Saturday, August 15, 2009

Rebecca Reviews: Whisper of the Heart & Ponyo

I have a new favorite Miyazaki film - Whisper of the Heart. Miyazaki did the screenplay and the storyboard for this charming romantic comedy, produced in 1995 by Studio Ghibli. Shizuku, an aspiring writer who should be studying for her high school entrance exams, instead throws herself into writing her first story. She's never worked this hard at anything in her life. Inspired by her friend Seiji, who dreams of being a violin maker and who has gone to Italy for the summer to try out as an apprentice, Shizuku feels this is her one chance to prove herself. In the end, what they both learn about themselves and their talents rings true for any young artist - you're not great yet but you could be. Keep learning!

What I loved best about this film was its portrait of life in Tokyo. Loving touches - like the way bugs swarm around a florescent light at night, or the way sunlight gleams of metal railings and dapples the ground when it shines down through the trees, or the experience of a ride on a public train - made me feel as if I'd spent a summer in Japan.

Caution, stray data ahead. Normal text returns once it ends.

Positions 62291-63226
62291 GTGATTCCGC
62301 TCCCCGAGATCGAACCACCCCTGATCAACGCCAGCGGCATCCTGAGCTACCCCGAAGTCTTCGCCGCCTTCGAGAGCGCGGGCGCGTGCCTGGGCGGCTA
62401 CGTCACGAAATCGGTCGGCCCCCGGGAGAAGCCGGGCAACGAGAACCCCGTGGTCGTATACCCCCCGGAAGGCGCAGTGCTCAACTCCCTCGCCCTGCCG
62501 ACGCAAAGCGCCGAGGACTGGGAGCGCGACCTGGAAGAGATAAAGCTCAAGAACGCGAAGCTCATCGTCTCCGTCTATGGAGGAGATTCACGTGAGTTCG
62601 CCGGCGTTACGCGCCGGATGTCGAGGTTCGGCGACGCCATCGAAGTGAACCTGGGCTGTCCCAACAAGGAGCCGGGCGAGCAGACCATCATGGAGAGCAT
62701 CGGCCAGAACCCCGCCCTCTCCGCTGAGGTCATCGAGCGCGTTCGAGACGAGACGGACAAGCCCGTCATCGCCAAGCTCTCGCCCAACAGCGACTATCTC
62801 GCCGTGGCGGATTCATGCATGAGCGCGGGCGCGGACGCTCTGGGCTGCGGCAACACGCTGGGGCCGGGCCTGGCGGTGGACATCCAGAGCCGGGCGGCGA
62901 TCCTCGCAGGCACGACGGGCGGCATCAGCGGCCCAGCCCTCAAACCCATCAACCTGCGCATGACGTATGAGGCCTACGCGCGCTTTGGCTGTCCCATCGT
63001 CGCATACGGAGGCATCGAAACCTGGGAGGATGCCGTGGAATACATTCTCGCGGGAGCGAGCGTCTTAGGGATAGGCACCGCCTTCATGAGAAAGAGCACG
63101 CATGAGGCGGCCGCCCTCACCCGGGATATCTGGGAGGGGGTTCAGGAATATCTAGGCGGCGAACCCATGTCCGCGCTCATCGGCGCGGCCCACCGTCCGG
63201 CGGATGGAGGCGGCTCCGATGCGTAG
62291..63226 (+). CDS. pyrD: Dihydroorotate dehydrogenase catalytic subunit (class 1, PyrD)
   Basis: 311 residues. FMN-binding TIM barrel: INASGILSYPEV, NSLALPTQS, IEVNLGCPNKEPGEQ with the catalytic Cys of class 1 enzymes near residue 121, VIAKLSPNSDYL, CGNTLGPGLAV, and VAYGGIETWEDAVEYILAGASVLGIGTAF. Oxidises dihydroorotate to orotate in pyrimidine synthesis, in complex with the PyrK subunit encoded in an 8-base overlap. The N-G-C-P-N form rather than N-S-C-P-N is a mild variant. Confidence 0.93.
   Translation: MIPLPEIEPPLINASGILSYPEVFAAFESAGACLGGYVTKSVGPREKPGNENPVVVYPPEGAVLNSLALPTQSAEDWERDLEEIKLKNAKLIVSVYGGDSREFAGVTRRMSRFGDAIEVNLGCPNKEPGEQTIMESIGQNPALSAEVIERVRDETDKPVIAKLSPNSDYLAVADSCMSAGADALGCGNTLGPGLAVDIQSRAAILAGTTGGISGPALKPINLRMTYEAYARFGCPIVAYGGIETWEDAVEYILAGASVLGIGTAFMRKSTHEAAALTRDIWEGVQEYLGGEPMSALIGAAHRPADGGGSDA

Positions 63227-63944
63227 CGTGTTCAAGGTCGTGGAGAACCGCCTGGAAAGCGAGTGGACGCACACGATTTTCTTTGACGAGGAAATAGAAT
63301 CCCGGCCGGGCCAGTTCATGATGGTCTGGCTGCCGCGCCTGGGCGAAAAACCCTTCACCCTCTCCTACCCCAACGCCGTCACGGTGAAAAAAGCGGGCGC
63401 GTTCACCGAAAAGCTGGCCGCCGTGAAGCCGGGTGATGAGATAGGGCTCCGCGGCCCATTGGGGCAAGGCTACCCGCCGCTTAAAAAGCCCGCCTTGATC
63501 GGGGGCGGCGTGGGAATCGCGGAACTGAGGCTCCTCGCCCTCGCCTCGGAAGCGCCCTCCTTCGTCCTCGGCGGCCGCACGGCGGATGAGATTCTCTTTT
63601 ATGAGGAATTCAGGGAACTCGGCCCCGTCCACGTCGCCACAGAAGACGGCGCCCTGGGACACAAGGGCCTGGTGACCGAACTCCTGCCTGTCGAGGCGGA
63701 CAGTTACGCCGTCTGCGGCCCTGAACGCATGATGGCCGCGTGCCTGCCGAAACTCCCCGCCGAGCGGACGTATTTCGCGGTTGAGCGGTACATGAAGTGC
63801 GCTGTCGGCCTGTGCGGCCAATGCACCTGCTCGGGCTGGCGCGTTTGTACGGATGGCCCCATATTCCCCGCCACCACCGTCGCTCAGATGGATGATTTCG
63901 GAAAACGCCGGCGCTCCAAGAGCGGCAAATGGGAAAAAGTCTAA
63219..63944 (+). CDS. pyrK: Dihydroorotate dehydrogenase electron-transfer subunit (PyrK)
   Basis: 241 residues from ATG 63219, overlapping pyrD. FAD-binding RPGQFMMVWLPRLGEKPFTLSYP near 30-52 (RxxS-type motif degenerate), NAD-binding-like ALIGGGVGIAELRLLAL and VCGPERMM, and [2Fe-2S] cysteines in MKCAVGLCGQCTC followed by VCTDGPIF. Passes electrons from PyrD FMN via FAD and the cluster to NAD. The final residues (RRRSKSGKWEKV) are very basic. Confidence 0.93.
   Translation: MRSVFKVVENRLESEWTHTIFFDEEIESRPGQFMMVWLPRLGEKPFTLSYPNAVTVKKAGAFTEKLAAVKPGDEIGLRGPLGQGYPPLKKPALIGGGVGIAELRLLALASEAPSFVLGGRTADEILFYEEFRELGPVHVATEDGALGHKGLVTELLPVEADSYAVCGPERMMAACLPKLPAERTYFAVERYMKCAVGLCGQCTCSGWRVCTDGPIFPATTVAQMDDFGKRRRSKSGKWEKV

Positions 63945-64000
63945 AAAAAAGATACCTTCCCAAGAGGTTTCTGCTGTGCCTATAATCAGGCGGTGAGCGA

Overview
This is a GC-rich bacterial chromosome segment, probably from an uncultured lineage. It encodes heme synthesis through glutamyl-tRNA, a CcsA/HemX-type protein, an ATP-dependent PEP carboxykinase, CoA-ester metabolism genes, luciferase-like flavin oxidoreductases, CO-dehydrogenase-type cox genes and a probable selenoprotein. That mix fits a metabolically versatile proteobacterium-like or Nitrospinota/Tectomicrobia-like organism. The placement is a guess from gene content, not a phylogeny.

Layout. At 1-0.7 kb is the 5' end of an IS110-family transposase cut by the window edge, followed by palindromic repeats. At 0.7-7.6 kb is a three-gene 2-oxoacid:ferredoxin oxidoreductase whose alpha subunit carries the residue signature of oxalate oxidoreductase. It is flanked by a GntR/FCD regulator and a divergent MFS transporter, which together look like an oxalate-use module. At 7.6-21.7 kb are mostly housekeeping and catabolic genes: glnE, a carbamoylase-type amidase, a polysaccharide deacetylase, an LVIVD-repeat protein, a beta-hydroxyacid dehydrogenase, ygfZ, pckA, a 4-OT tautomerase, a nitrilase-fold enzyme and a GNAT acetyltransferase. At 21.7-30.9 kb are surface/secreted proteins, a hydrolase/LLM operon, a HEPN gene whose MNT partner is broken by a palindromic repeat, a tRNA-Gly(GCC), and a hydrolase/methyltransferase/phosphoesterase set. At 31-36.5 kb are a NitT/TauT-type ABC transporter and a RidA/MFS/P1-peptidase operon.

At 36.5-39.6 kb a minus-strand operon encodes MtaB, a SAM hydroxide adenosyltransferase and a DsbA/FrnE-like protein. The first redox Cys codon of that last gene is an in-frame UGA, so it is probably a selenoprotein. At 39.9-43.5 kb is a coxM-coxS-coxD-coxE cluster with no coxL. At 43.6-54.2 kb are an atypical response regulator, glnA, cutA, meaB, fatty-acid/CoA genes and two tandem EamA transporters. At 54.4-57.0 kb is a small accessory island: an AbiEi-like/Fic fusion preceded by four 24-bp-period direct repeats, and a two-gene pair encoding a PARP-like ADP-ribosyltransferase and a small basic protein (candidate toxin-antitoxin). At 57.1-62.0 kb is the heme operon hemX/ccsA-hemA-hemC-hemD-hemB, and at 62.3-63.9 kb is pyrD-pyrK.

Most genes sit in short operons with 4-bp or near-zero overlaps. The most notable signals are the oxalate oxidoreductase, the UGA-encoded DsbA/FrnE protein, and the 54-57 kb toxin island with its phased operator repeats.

Once again, what worked for Ponyo, Miyazaki's latest film, was the setting. I loved the small Japanese port town, the winding roads, the mountains, and the sea. When the typhoon came I felt the power of the wind and rain, and I loved the sheer imagination of the sea magically rising and burying the whole town underwater, with devonian age fishes swimming through the streets.

But, unlike Whisper of the Heart, Ponyo lacked a compelling story. I spent a lot of time wondering what was going on, why the characters were doing what they were doing, and why I was supposed to care. Ponyo, a plucky little fish-girl, the daughter of an evil wizard and the sea goddess, gets stuck in a glass jar and is rescued by a small human boy. Somehow this leads to the world getting entirely out of balance, the moon falling closer to the earth and the seas rising. In order to set things right the evil wizard and the sea goddess arrange a test for the boy, a test which left me scratching my head wondering why I'd been sitting there for nearly two hours if that was all we were leading up to.

I also felt disappointed by the animation. It was much more simplistic than I've come to expect from Studio Ghibli. The backgrounds were brightly colored and impressionistic, the characters were lacking in form. Not one of Miyazaki's better films.

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